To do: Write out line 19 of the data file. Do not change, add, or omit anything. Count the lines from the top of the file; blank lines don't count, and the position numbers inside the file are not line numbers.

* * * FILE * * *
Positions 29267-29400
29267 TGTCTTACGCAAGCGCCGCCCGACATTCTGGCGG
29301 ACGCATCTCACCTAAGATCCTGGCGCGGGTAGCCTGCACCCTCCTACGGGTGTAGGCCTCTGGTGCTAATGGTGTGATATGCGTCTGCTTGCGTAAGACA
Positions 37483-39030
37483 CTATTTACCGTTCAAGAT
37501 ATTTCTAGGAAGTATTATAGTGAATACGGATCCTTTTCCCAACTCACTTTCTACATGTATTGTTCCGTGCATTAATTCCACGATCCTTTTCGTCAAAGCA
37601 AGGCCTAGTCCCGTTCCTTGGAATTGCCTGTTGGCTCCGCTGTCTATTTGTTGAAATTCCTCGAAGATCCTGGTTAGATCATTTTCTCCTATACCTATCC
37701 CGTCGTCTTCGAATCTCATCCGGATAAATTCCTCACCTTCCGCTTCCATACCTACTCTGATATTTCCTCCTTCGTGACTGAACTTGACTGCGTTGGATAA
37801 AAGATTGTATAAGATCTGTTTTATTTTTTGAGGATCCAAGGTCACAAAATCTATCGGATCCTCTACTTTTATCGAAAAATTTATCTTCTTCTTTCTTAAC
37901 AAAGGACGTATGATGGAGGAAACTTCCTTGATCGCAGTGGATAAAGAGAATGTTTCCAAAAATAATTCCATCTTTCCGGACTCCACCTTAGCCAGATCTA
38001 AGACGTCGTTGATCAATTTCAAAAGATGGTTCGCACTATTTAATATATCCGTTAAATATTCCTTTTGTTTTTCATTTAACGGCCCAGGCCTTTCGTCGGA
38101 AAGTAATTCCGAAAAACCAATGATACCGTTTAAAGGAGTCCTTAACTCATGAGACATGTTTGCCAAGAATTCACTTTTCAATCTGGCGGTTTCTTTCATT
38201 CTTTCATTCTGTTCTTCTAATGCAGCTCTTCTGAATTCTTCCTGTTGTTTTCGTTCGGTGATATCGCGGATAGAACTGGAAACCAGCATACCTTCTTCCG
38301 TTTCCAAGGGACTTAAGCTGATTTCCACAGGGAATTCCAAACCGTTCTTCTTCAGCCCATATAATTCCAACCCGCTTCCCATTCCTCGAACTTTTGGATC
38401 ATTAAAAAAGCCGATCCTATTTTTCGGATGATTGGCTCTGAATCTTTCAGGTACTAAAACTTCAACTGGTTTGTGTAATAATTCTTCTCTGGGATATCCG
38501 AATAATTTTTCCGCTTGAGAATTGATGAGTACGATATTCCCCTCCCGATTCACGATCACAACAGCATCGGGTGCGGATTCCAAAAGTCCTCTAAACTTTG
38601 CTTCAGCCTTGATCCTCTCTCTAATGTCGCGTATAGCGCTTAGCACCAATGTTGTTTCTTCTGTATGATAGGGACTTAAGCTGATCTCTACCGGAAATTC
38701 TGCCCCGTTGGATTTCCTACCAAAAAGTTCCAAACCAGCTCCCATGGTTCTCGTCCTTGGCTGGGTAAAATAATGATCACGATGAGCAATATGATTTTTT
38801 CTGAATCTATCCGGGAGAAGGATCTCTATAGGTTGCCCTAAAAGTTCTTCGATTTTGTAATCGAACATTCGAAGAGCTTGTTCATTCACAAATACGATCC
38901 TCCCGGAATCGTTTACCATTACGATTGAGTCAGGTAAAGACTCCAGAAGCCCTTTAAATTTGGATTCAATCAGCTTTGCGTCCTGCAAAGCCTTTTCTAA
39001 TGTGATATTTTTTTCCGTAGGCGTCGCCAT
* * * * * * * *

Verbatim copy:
38801 CTGAATCTATCCGGGAGAAGGATCTCTATAGGTTGCCCTAAAAGTTCTTCGATTTTGTAATCGAACATTCGAAGAGCTTGTTCATTCACAAATACGATCC